And educational and income inequality also disproportionately affects women of colour, making it more difficult for young women of colour to pursue post-secondary education, much less ones in science and technology. We can’t talk about encouraging women and girls in science and technology without talking about addressing these issues.

Dr. Indira Samarasekera

So how do we address these issues? On the representation front, it’d be great to see more women scientist characters in pop culture, particularly women of colour. It’s also going to be up to women who have succeeded in science to put themselves out there as visible role models, to take on mentorship roles, and to help institutions change their cultures and actively recruit more women.

Innovation Canada came out with a great video in honour of International Women’s Day called “Women’s Work”, which features the stories of five Canadian women scientists: Dr. Indira Samarasekera, President of the University of Alberta; granting council President Suzanne Fortier; Ethnomusicologist Charity Marsh; Evolutionary Biologist Maydianne Andrade; and Biomedical Engineer Molly Shoichet. It would be great to see more videos like this more widely disseminated.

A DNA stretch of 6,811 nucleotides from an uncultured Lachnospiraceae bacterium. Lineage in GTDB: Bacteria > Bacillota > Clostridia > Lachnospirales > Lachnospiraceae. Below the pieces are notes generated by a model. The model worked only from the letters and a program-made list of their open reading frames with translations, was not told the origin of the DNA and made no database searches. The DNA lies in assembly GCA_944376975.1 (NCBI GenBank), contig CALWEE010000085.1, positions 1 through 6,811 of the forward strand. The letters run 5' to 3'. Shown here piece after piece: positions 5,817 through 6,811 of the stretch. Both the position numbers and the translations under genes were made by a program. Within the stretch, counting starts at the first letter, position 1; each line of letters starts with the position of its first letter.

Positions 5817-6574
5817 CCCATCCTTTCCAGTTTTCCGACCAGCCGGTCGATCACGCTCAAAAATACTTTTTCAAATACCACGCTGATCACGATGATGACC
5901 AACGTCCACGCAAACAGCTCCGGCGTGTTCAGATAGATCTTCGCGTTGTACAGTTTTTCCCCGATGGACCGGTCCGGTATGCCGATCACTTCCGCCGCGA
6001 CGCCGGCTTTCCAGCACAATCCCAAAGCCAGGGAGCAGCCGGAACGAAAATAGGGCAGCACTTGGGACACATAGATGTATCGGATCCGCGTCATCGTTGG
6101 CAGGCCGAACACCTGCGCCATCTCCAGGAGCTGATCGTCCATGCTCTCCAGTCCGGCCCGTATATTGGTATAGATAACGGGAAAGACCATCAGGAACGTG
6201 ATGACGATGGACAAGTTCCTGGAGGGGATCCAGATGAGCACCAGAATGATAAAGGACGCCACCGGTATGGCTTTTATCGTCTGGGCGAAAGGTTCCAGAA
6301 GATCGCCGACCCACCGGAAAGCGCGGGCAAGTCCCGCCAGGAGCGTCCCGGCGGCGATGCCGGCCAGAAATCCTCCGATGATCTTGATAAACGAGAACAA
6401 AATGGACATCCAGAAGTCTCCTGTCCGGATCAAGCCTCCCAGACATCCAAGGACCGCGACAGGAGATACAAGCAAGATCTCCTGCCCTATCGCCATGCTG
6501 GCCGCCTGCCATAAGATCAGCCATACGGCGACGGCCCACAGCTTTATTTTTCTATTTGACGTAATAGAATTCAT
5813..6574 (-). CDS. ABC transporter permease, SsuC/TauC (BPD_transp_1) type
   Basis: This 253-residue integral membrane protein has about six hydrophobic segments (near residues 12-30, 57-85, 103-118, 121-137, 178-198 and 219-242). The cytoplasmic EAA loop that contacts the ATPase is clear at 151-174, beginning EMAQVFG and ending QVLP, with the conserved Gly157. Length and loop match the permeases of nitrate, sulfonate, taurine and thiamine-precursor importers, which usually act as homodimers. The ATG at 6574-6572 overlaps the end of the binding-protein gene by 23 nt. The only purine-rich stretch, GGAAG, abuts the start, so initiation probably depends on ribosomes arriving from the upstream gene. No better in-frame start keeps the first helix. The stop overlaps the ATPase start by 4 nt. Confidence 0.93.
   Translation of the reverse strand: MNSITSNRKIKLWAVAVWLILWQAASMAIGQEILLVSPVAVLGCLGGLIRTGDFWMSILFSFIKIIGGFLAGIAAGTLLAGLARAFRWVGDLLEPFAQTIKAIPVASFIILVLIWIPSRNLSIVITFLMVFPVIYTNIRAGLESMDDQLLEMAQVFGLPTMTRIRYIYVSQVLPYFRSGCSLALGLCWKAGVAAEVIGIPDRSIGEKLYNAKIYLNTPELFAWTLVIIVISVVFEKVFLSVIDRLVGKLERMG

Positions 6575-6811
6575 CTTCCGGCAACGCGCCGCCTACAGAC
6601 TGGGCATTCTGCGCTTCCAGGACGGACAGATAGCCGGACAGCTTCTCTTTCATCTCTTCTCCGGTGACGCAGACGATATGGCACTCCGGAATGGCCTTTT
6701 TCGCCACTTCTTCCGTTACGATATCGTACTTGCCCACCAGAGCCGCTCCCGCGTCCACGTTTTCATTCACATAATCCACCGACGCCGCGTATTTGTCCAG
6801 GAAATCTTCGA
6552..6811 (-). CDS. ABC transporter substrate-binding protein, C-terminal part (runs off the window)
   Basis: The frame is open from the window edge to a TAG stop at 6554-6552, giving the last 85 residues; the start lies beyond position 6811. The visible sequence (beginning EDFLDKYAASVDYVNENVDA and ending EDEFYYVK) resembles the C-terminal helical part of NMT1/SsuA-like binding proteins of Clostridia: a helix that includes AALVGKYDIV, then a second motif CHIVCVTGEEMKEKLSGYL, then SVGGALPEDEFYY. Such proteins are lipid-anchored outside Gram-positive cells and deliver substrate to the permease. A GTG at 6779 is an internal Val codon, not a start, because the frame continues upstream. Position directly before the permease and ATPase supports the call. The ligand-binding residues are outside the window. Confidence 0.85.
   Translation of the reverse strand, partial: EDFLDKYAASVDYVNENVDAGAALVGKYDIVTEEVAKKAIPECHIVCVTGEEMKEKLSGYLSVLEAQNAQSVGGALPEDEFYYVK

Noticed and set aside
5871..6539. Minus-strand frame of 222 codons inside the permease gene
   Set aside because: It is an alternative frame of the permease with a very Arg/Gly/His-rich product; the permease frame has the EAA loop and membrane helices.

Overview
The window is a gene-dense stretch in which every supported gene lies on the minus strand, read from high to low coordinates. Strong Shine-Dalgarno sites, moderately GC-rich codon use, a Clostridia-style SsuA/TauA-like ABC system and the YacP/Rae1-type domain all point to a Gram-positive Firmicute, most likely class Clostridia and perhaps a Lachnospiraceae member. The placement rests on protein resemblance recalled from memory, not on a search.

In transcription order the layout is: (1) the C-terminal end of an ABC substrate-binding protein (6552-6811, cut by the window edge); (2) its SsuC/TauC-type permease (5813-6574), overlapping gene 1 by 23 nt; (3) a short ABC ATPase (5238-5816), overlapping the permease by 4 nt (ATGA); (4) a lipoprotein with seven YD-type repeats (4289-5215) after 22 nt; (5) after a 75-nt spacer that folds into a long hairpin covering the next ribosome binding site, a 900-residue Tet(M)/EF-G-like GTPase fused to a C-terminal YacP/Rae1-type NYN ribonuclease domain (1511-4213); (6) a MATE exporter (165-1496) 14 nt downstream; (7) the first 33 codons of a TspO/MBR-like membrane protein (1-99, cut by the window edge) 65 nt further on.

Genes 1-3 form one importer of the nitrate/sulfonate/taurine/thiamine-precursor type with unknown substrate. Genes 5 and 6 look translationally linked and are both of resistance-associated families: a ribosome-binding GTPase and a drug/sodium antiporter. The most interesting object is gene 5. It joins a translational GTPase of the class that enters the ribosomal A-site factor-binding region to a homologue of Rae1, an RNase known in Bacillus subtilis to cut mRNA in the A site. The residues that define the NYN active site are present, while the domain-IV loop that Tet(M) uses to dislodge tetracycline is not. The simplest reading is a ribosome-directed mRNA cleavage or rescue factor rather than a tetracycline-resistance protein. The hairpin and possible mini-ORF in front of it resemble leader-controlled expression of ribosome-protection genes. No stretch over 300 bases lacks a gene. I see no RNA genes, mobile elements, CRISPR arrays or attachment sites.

The material changes needed are more difficult. We need government to work to increase women’s access to child care, to support women pursuing post-secondary education in the sciences, and to make sure our school system is encouraging girls in the sciences. We need particular effort to address racial income inequality and racist attitudes that make it harder for people of colour to continue their education. These are difficult needs to address, but not impossible, and entirely worth fighting for.

So Happy International Women’s Day, with a particular shout-out to all the women who have taken on the male-dominated field of science and technology. Let’s celebrate our achievements while recognizing the challenges ahead.


Posted on by Jarrah Hodge in Can-Con, Feminism, Pop Culture Leave a comment